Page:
Lectionary Reading: Romans 8:1-11 (NRSV)
The Apostle Paul writes to the church in Rome that “There is therefore now no condemnation for those who are in Christ Jesus.” This kind of spiritual assurance is helpful as we begin to understand that it is the grace of God rather than any effort on our part that allows us to see our own righteousness.
It is through the incarnation, life, teaching, suffering, death and resurrection of Jesus Christ that we find ourselves right with God.
Each individual may find a different touchstone in Christ with which he or she identifies more than another. Some may be drawn to Christmas (incarnation) while others may find Easter (resurrection) better defines their relationship. Still others may find meaning in the disciplines during Lent (suffering and death). To name it so broadly is to be somewhat ambiguous.
Human beings enjoy certainty.
If I were to comment, “I heard the woman with the hearing aids,” the statement is ambiguous in that it is unclear whether I or the woman use hearing aids. So clear communication is important.
However, when we entertain the mystery of God, clarity may not be readily available.
As we deal with God’s call upon our lives, it would be nice to have blazing letters in the sky directing us to specific action. However, the call is likely to be a little more subtle!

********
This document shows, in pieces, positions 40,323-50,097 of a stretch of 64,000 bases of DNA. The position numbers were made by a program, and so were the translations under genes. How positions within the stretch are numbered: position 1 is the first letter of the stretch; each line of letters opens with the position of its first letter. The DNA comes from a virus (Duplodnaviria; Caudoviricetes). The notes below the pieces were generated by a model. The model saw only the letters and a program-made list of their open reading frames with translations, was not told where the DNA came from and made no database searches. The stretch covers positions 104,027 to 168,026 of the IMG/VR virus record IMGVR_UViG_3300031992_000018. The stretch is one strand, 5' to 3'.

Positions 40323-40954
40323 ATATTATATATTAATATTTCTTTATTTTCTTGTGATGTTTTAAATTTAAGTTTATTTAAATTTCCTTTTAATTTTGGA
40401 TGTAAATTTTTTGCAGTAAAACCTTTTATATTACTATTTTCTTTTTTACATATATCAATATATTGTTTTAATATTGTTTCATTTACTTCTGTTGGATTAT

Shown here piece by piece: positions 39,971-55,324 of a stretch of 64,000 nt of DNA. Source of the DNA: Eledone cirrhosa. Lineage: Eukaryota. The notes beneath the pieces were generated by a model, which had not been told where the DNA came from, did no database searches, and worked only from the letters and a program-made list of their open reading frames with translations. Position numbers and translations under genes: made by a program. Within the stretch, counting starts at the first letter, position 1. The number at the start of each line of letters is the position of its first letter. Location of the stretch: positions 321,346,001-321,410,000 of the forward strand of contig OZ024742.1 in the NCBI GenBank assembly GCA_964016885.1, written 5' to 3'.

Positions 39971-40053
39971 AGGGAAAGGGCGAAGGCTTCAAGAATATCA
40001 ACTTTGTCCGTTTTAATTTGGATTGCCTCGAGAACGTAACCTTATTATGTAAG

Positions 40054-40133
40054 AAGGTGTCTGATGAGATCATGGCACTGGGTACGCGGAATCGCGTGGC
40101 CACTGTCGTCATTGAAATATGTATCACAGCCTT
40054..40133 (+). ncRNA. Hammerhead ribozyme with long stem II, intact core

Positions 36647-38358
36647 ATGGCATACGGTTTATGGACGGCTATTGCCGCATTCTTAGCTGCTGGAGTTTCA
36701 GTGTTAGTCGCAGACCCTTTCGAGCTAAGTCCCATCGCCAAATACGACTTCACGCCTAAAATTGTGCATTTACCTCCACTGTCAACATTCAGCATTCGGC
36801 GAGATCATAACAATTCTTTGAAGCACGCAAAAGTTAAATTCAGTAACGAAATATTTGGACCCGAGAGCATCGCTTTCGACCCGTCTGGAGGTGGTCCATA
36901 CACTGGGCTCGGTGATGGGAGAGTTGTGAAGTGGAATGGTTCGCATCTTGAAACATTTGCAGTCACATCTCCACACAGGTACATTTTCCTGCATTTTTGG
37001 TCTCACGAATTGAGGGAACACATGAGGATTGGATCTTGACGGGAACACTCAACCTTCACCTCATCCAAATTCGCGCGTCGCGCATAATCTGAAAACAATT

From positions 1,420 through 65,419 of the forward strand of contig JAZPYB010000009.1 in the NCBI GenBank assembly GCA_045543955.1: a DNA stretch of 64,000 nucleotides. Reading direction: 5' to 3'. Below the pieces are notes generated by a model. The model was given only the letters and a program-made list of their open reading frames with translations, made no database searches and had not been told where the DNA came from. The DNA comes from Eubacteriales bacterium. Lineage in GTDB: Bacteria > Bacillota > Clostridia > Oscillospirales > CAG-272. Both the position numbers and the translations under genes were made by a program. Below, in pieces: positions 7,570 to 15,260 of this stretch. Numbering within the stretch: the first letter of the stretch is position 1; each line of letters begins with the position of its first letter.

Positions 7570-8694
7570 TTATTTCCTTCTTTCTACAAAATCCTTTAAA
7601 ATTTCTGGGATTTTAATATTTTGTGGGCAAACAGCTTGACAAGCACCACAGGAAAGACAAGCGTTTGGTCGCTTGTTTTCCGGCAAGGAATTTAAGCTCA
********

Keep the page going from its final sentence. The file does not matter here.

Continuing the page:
Paul becomes a little ambiguous when he states, “if Christ is in you” rather than assuming he is speaking to a congregation where all are “in Christ.” This makes Christians a little nervous as we may think to ourselves, “how do I know for sure if Christ is in me?”
This gets into the doctrine of assurance. Some speak of knowing the exact moment of your salvation when you accepted Christ as your Lord and Savior. Other congregations are not as clear and Christians grow up in the church with this identity never questioned.
That is, until someone questions it.
Sometimes the certainty with which Christians tout their own strong relationship appears as if they never have any doubts. This bravado may actually keep people from living with a stronger faith because they assume that their faith is lacking. It is better to be honest and let people know that due to the ambiguous nature of faith in an unseen God, there will be doubts from time to time. We will have questions. Assurance is nice, but it doesn’t mean the same thing for each person.
This is similar to the touchstones we may more closely associate with in our own lives - as you think about these attributes, do you more closely identify with incarnation, life, teaching, suffering, death or resurrection?
All are helpful, but it is okay to claim the one you favor. As we each claim something different for our own relationship in Christ, it is good to allow the variety within the Spirit. This comfort with the ambiguity with how we identify as Christian actually may give us more assurance and certainty within the broader setting as the Body of Christ.
And so we can relax in the Spirit as we join in worship with one another, knowing that we each bring a little bit different viewpoint to the table. Shared understanding becomes fuller understanding. That gives me greater assurance after all!
Check out Sam’s Blog here: http://precedinggrace.blogspot.com/
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